Powerful GOP lawmaker opposes Steube’s gun bills
Sen. Greg Steube came fully loaded this legislative session with nearly a dozen gun bills. He got one through a Senate committee Tuesday, but it may be the last to advance.
In a stunning setback for gun rights supporters, Sen. Anitere Flores, one of the most powerful lawmakers in Tallahassee, declared on the very first day of Florida’s two-month legislative session that she likely would not support any of Steube’s 10 other gun bills, leaving them with little chance of moving forward.
“He and I do not see eye-to-eye on probably any of the other gun bills,” said Flores, a Miami Republican. “I do not support having guns on campus, I do not support having guns in airports, I do not support having guns in school zones. I don’t support those things and Sen. Steube feels differently and that’s fine but this is where we are this year.”
Flores is the second-highest ranking Republican in the Senate and a close ally of President Joe Negron. Just as importantly, she is the decisive vote on the Senate Judiciary Committee. The committee is the first stop for all of Steube’s gun bills. It has five Republicans and four Democrats, meaning if every Democrat opposes a gun bill it takes just one Republican to kill the legislation.
“Gun issues will continue perhaps to be debated,” Flores said. “I don’t know that they’ll continue to be debated in this committee because these would be bills that I wouldn’t be in support of.”
Flores represents a Democratic-leaning South Florida district. She comfortably won reelection, but Hillary Clinton beat President Donald Trump in the district by 10 percentage points, according to an analysis by Democratic data expert Matthew Isbell.
“We respect each other in this process and we respect the fact that we come from different backgrounds,” Flores said.
That Flores came out so strongly against his gun bills is a blow for Steube, a freshman senator with a reputation as one of Florida’s most ardent gun rights advocates. Steube campaigned on a staunchly conservative platform. He often complained on the campaign trail that his gun bills would pass the House, where he served for six years, and die in the Senate. He vowed to change that if elected, but that now seems unlikely this year.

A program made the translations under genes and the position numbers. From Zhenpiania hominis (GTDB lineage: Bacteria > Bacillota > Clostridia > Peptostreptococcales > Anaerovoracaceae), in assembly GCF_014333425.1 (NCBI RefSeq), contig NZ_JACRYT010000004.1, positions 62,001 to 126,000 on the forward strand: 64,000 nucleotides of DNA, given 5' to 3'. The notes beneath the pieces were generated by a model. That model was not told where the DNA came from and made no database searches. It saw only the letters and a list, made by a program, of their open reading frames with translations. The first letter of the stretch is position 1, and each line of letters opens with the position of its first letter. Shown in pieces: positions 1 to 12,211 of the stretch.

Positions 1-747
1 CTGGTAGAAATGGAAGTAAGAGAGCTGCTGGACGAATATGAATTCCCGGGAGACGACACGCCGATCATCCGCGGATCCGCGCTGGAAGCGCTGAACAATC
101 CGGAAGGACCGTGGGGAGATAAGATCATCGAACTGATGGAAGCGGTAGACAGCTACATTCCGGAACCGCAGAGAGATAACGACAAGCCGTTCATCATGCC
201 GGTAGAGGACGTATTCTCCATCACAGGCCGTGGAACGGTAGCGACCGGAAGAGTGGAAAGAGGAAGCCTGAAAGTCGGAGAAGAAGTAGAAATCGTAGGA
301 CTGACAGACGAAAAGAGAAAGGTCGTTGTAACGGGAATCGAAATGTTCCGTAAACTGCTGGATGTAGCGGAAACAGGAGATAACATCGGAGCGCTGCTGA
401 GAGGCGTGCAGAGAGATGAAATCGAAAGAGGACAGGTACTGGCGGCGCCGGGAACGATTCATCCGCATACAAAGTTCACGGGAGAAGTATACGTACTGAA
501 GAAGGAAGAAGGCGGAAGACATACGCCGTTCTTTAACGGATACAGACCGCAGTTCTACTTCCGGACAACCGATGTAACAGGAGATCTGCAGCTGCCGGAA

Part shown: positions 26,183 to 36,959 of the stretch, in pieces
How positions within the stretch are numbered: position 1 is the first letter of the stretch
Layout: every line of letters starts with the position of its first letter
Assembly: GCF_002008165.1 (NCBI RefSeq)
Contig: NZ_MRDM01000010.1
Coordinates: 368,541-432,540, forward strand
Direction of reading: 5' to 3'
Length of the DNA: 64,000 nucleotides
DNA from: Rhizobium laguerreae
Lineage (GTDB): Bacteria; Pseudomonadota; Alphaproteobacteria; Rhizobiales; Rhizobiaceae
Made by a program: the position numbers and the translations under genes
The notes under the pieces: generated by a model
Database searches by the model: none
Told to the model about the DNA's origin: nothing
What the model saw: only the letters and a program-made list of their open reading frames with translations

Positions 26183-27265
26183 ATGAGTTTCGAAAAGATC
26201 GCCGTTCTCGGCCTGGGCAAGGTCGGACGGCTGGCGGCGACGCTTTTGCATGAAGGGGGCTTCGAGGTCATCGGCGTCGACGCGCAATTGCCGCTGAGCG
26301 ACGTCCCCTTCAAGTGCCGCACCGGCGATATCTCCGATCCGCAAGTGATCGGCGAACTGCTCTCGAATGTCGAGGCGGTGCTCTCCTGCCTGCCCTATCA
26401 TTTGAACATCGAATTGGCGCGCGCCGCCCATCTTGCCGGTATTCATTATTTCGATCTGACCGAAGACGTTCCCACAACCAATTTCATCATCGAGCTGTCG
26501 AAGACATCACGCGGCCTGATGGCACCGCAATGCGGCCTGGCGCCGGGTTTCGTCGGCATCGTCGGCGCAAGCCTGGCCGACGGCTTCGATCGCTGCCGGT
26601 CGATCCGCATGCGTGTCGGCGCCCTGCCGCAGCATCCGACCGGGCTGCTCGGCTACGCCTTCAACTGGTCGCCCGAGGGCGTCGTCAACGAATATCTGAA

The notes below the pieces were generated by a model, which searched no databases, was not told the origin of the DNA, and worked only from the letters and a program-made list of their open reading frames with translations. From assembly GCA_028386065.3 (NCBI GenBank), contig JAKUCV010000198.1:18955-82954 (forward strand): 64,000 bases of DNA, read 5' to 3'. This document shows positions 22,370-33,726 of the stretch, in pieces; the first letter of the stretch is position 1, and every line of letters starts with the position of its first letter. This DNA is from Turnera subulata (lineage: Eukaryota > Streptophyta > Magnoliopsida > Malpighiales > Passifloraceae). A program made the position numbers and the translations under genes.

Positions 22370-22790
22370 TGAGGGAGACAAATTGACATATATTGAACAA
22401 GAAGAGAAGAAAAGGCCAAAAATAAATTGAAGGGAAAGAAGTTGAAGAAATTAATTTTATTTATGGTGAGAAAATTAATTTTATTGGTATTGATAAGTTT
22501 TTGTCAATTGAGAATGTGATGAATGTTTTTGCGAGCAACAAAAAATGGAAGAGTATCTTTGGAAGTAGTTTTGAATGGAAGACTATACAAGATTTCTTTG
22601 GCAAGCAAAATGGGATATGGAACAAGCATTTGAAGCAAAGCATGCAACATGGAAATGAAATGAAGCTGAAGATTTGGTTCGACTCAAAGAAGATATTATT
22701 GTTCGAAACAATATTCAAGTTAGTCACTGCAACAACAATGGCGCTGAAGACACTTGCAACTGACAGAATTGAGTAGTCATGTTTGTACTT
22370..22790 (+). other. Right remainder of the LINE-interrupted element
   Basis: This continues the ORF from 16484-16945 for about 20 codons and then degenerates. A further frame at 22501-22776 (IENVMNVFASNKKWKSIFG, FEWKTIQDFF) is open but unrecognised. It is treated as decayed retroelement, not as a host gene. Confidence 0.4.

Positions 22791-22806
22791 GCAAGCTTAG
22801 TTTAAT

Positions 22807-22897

The Judiciary Committee has been the main roadblock for gun legislation in the Senate. The former chairman, a South Florida Republican who lost his reelection bid to a Democrat, refused to hear a number of gun bills last year. Steube’s appointment to chair the committee seemed to increase the likelihood of gun measures advancing.
Steube noted that two gun bills have cleared the committee this year, the legislation approved Tuesday dealing with carrying concealed weapons at courthouses and a change to Florida’s Stand Your Ground law. That’s two more gun bills than last year.
“I certainly think we’re moving in the right direction,” he said.
That the rest of his gun bills seem dead for now is “disappointing,” Steube added.
“But we’re going to take what wins we can and move forward,” he said.
Among the bills that Flores directly criticized: A proposal to allow concealed weapons on college campuses that has proven highly controversial in recent years and another to allow concealed weapons in airport public areas. The airport carry bill has attracted attention because of a shooting at Fort Lauderdale-Hollywood International Airport earlier this year. Steube also has a bill allowing open carry of hand guns.
Steube pulled another open carry bill that he views as a compromise on the issue from consideration by the committee after Flores’ comments. It would decrease the penalties for concealed carry permit holders who accidentally flash their weapons in public.
The one gun bill Flores did support Tuesday was a proposal that would allow concealed permit holders to carry weapons in courthouses until they reach security officers, who then would have to store the weapon. But before supporting that bill Flores made Steube promise he would not amend it to touch on any issues beyond concealed carry in courthouses.
“If this bill expands… it’s something I will not vote for,” Flores said.
About two dozen gun control supporters with the group Moms Demand Action for Gun Sense in America packed into the committee hearing to oppose Steube’s gun bills. Gun rights advocates, including representatives from the group Florida Carry, were there to support the bills.
Flores wasn’t the only GOP lawmaker on the Judiciary Committee who raised questions about Steube’s gun legislation.
Sen. Rene Garcia, R-Hialeah, said he shared his colleague’s concerns.
“I want to echo the sentiments Sen. Flores stated,” Garcia said, adding that there needs to be more focus on mental health issues and gun crimes.
Many mass shootings are committed by mentally ill people, Garcia said.
“We still are missing that conversation when it comes to this issue of the gun debate,” he said.